Newsom’s Deeply Disappointing Vetoes of Traffic Safety Bills
The governor relied on flawed safety data to argue that bike stop sign and "jaywalking" bills would somehow decrease safety, while data shows the opposite.
At the very deadline for signing bills, Governor Newsom vetoed two important traffic safety bills that had garnered wide support among legislators as well as a broad range of organizations.
Newsom rejected both A.B. 122, the Bicycle Safety Stop, and A.B. 1238, the Pedestrian Access Bill. His stated reasons for those vetoes miss the mark, relying on “official” but problematic data about pedestrian and bicyclist fatalities, while ignoring more applicable research and data on the effects that these two bills would have on vulnerable road user safety.
The Bicycle Safety Stop bill would have changed the law to acknowledge that stop signs, while useful for controlling vehicle speed and interactions at intersections, can lead to serious problems. For years, people have been investigating and writing about this dynamic. The California Bicycle Coalition put together an excellent video explaining how and why the bill would increase safety outcomes. Other states that have implemented the Safety Stop have reported zero safety problems after the new rules. Delaware published a study showing a 23 percent decrease in bicycle collisions at intersections after they adopted a similar bill.
But Newsom ignored all of this. “While I share the author’s intent to increase bicyclist safety, I am concerned this bill will have the opposite effect,” he wrote in his veto message. “The approach in A.B. 122 may be especially concerning for children, who may not know how to judge vehicle speeds or exercise the necessary caution to yield to traffic when appropriate.”
While children’s safety was used as an argument against the bill in some of its legislative hearings, the concept that children are in special danger from it was never backed up by data. It falls on the ears more as an emotional plea than one grounded in logic.
Children can learn what “yield” means just as easily as they can learn the meaning of “stop.” And, as the bill is written, if there’s ever any doubt, the answer is simply to stop. A.B. 122 was never a free pass for bike riders to blow stop signs.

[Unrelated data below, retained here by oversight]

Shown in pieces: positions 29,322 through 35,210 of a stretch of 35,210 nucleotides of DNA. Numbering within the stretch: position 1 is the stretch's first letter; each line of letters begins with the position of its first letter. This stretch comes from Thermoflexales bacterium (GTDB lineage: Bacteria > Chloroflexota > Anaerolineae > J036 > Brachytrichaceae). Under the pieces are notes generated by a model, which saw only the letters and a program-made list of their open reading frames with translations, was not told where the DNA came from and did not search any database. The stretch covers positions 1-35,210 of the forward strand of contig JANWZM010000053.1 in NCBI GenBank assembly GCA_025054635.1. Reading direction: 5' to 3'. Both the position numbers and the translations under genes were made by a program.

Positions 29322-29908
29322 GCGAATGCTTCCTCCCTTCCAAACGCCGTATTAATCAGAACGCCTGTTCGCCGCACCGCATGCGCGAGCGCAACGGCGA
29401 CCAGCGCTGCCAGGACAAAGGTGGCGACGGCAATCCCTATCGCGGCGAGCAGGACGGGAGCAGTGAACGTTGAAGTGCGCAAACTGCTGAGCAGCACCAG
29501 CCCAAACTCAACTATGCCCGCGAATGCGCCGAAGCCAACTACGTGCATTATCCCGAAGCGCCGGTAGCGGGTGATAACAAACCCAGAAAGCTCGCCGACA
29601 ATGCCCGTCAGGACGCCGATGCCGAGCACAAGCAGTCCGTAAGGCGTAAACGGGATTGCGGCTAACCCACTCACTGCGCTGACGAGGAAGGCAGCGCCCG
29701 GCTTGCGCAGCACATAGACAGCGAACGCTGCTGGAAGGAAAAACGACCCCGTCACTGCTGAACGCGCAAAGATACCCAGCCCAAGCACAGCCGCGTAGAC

Newsom uncritically quoted crash fault data from the Statewide Integrated Traffic Records System (SWITRS) to buoy his veto. But SWITRS data has been shown to be a lousy source of information on this particular subject. It is not only incomplete and inconsistent, it is wholly dependent on police being able to report without bias. But police, like many others, hold a windshield perspective that biases them towards accepting a driver’s testimony without question – and the perspectives of dead cyclists and pedestrians don’t have a chance of being recorded in SWITRS.
Newsom used similar arguments, and data, in his veto of A.B. 1238, the bill that would have decriminalized “jaywalking.”
“I am concerned that A.B. 1238 will unintentionally reduce pedestrian safety and potentially increase fatalities or serious injuries caused by pedestrians that enter our roadways at inappropriate locations,” he wrote. However, nothing in A.B. 1238 would have allowed pedestrians to cross a street if it is unsafe. It would only allow them to use common sense and not have to rely on white paint to protect them.
Here too it seems that Newsom failed to do his homework, not even watching this simple video explainer on jaywalking. His veto comes from the perspective of a person who drives or is driven everywhere, and who never needs to cross a street that lacks marked crossings. In other words, it’s pure fantasy.